With its hairy chest and stark white shell, Kiwa tyleri is not your typical crab. This deep-sea creature, which makes its home atop the hydrothermal vents in Antarctica's Southern Ocean, is an extraordinary animal. First discovered in 2010, scientists have just published the first official description of this so-called yeti crab — one of just two other crab species belonging to the family Kiwaidae. [Read full story about the newly described yeti crab]
Living on the ridge
K. tyleri inhabits two separate areas along the East Scotia Ridge, an underwater volcanic ridge located in the Atlantic section of the Southern Ocean, between Antarctica and South America. The hydrothermal vents that dot the ridge exude geothermally heated water that can reach temperatures of 721 degrees Fahrenheit (382 degrees Celsius). The vents that K. tyleri inhabits are also home to stalked barnacles and sea anemones.
At the carwash
This photo shows a hydrothermal vent chimney nicknamed "Carwash." This type of vent, known as a "black smoker," spews out clouds of dark-hued, sulfur-bearing minerals. But despite its somewhat intimidating name, the vent makes a cozy home for the yeti crab. Hundreds of crabs will cling to a single vent chimney (and the areas surrounding these formations) to avoid the frigid waters of the Southern Ocean, which fluctuate between 29.7 degrees and 32.9 degrees F (minus 1.3 and 0.5 degrees C).
Talk about close quarters! Scientists estimate that as many as 600 yeti crabs cram together to fill a single square meter. Sven Thatje, lead author of the report detailing the animal's characteristics, called the crab's home a "thermal envelope" and explained that yeti crabs can't survive outside the pocket of heated water that surrounds the vents. Certain activities necessary for the species' survival — such as ventilation (i.e. breathing), molting (the process of shedding a shell) and mating — probably can't occur in waters colder than 32.9 degrees F (0.5 degrees C), Thetjan told Live Science.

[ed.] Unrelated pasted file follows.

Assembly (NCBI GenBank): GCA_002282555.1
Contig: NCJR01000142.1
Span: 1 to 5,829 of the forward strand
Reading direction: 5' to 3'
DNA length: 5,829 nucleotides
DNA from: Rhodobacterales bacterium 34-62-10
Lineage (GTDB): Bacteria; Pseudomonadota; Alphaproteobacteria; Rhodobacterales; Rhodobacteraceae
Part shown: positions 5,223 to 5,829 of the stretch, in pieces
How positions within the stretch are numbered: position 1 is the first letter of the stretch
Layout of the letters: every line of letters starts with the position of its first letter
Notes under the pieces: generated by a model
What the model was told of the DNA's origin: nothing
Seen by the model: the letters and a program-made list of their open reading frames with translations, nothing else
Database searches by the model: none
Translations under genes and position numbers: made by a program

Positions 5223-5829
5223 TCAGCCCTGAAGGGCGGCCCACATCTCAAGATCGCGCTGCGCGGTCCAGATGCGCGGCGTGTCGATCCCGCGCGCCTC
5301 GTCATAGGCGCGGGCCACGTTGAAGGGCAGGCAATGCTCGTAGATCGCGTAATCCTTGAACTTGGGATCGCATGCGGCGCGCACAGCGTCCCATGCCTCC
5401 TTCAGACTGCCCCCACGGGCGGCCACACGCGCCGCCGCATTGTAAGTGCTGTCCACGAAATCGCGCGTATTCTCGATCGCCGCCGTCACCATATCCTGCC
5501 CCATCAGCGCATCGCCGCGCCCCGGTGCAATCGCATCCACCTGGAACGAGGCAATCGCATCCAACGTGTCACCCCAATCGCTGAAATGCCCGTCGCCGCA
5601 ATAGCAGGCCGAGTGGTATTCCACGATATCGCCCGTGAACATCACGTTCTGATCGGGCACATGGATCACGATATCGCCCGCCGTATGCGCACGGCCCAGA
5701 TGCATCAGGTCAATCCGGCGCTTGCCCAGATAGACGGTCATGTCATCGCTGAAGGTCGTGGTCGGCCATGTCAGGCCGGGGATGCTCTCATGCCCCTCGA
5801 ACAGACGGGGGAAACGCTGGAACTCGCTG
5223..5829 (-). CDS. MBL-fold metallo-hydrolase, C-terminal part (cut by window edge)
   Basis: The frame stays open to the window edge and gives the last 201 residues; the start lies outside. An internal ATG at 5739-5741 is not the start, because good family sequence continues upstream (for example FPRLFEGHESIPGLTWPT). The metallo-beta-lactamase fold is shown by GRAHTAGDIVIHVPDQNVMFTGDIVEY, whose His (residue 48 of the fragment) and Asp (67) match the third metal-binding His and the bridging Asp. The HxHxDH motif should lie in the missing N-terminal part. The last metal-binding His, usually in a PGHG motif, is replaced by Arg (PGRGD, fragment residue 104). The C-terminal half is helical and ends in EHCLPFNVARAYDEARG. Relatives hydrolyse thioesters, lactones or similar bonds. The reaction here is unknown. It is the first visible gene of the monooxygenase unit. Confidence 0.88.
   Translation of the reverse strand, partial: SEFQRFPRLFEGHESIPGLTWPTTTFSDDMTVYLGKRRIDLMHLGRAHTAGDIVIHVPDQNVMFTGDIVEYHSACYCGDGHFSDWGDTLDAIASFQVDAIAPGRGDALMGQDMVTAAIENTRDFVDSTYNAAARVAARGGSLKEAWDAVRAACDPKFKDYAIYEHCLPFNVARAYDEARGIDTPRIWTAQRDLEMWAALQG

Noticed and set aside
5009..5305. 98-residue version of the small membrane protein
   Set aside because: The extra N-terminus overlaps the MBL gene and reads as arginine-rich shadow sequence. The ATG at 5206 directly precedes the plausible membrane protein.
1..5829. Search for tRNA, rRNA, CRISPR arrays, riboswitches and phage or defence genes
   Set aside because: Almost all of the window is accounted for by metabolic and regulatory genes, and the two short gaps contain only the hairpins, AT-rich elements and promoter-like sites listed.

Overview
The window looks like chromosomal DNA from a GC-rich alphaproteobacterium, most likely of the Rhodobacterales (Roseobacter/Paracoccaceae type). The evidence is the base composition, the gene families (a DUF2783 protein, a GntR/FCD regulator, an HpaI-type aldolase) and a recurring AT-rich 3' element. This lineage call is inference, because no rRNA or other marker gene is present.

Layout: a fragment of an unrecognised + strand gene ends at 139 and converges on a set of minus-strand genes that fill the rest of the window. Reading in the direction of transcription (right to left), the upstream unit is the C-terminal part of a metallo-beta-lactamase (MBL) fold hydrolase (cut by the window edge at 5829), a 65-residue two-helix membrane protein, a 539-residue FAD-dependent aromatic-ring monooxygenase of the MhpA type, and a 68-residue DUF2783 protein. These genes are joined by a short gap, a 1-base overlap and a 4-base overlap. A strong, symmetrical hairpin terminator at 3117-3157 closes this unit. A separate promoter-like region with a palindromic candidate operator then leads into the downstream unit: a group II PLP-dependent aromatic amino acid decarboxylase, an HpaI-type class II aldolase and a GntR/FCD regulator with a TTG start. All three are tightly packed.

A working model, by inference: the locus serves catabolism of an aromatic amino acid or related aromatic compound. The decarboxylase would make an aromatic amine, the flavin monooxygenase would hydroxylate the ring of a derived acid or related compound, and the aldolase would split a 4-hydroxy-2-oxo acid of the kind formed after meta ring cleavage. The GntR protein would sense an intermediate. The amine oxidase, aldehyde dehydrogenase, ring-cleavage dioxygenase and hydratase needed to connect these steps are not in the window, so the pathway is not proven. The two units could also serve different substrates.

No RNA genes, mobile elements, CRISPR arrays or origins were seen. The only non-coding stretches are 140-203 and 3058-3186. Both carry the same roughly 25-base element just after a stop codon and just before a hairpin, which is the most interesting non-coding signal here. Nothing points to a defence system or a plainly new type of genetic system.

The "Hoff" crab
This male yeti crab has a hairy chest and equally furry arms, earning it the nickname "Hoff" crab (after the carpet-chested actor David Hasselhoff). The animal's furlike hair, or setae, serves two purposes. The bacteria that the crabs eat grow on the animal's setae, making the yeti crab both a garden and a gardener. And the animal's chest setae make it a gatherer, as well. These chest hairs are likely used to swipe up broad swaths of bacteria that grow on the hydrothermal vents, according to Thetjan.
This photo shows a male (right) and female (left) yeti crab in their rocky habitat. The crabs live about 8,500 feet (2,600 meters)below the icy surface of the Southern Ocean, making it difficult for scientists to study these animals in their native environment. These pictures were captured in 2010 by a remotely operated submersible vehicle (ROV), which also scooped up a few samples for researchers to study in the lab. The slightly blurry quality of the image is caused by the hot water that escapes from crevices in the vent. The water is so hot it appears to "shimmer," Thetjan said.
In this picture, you can see both yeti crabs and the ROV that was used to collect them for further study. Front and center are the stalked barnacles that also inhabit the hydrothermal vents.
The male crab sitting atop this vent chimney is heavily covered in bacteria, which it collected and harvested using its setae. While the Antarctic crab's closest cousins, Kiwa puravida and Kiwa hirsute, are believed to also feed on mollusks, researchers think that Kiwa tyleri survives on bacteria alone.
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Elizabeth is a former Live Science associate editor and current director of audience development at the Chamber of Commerce. She graduated with a bachelor of arts degree from George Washington University. Elizabeth has traveled throughout the Americas, studying political systems and indigenous cultures and teaching English to students of all ages.